# Overview

The regmed method performs regularized mediation analysis based on penalized structural equation modeling. The original version (version 1.x) on CRAN was for structural equations with multiple mediators between a single exposure variable and a single outcome variable. The penalized model implemented in the regmed functions is based on sparse group lasso in which the pair of parameters alpha and beta are considered a group; alpha is the effect of exposure on a mediator and beta is the effect of that mediator on the outcome. Version 2.x and later now include computationally efficient models that allow for multiple exposures, multiple mediators, and multiple outcomes. The penalized model for this multivariate situation, implemented in functions denoted mvregmed, uses a lasso (L1) type of penalty for all parameters: alpha linking exposures with mediators; beta linking mediators with outcomes; and delta linking exposures directly with outcomes.

The default analysis approach is to center and scale all x, mediator, and y variables, so each column of the x, mediator, and y variables has mean 0 and variance 1. This default approach is recommended because it places all variables on the same scale. If adjustment for extraneous covariates is needed, regression of any of the variables on covariates should be performed and the residuals from these regression models can be used as input variables to the methods of regmed or mvregmed. When standardized variables are used, the penalized structural equation models are modeling the correlations of variables.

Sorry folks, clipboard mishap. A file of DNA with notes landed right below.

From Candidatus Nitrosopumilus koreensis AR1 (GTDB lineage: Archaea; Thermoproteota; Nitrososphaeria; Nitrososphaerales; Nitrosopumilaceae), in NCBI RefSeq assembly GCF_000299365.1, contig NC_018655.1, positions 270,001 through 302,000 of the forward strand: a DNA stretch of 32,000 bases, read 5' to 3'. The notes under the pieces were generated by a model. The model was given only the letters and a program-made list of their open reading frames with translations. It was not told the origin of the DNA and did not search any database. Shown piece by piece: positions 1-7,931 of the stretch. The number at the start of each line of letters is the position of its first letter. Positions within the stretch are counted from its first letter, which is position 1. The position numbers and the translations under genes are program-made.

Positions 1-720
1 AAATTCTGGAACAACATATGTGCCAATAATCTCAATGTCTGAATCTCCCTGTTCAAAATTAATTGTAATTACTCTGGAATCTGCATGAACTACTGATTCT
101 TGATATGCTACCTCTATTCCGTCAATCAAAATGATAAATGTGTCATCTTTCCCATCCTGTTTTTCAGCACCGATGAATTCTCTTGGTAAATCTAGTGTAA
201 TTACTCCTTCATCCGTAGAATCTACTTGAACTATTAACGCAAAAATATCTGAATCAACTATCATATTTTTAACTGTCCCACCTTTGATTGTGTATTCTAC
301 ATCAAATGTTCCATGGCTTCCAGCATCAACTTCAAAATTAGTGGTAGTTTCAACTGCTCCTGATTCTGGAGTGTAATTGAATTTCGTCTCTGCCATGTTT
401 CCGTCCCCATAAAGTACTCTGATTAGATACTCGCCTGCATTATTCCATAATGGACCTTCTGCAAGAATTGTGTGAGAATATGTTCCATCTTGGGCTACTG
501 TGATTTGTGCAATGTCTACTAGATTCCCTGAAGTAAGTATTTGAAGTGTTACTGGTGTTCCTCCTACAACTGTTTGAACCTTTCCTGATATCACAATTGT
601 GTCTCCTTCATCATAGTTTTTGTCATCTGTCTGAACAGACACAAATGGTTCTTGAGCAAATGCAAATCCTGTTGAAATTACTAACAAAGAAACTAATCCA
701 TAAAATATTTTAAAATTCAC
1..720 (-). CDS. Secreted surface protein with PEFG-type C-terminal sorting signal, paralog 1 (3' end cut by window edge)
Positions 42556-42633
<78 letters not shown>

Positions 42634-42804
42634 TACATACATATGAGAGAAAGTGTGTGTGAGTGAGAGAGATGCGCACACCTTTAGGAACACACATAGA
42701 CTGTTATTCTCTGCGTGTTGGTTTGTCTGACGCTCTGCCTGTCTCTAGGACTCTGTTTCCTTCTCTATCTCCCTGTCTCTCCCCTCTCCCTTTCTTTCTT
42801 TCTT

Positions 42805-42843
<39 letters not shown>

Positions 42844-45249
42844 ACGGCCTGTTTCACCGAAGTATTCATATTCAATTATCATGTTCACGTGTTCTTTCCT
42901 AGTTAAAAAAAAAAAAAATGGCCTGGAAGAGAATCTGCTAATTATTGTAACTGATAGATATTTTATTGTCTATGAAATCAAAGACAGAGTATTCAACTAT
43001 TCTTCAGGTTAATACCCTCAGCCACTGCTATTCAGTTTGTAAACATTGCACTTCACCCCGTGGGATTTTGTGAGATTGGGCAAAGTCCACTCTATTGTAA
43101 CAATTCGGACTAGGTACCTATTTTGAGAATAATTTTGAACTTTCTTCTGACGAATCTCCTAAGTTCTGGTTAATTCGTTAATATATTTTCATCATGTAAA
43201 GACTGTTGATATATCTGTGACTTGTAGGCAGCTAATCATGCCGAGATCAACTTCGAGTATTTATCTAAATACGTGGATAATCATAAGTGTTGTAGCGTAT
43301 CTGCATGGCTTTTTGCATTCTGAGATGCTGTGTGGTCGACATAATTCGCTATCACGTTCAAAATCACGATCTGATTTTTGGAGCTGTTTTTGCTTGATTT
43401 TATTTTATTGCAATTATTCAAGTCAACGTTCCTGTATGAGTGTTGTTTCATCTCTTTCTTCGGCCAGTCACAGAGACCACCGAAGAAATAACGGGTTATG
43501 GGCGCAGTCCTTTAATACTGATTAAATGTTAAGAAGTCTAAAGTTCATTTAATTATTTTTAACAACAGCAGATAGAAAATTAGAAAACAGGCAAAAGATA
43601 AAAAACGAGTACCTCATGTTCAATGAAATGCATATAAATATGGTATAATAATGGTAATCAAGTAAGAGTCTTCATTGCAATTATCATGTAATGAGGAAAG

## Simulated dataset

The simulated data set (named “medsim”) contains 100 subjects with 10 exposure “x” variables, 200 mediator “med” variables, and 2 outcome “y” variables.

data(medsim)

# regmed: Mediation model for 1 exposure, multiple mediators, and 1 outcome variable

This section focuses on the original version of regmed that handles a single exposure and a single outcome. The user-level functions for single outcome/exposure are:

• regmed.prefilter() pre-filters mediators if number of mediators is greater than the number of subjects
• regmed.grid() penalized model for grid of lambdas
• regmed.grid.bestfit() get best fit model from grid of fits
• regmed.fit() fit penalized model with specified lambda
• plot.regmed.grid() plot results of regmed.grid
• regmed.edges() create edges from a fit of a model for use in plotting and model fit by lavaan
• plot.regmed.edges() plot directed graph based on edges: exposure -> mediator -> outcome
• regmed.lavaan.model() setup model to estimate unpenalized parameters by lavaann sem function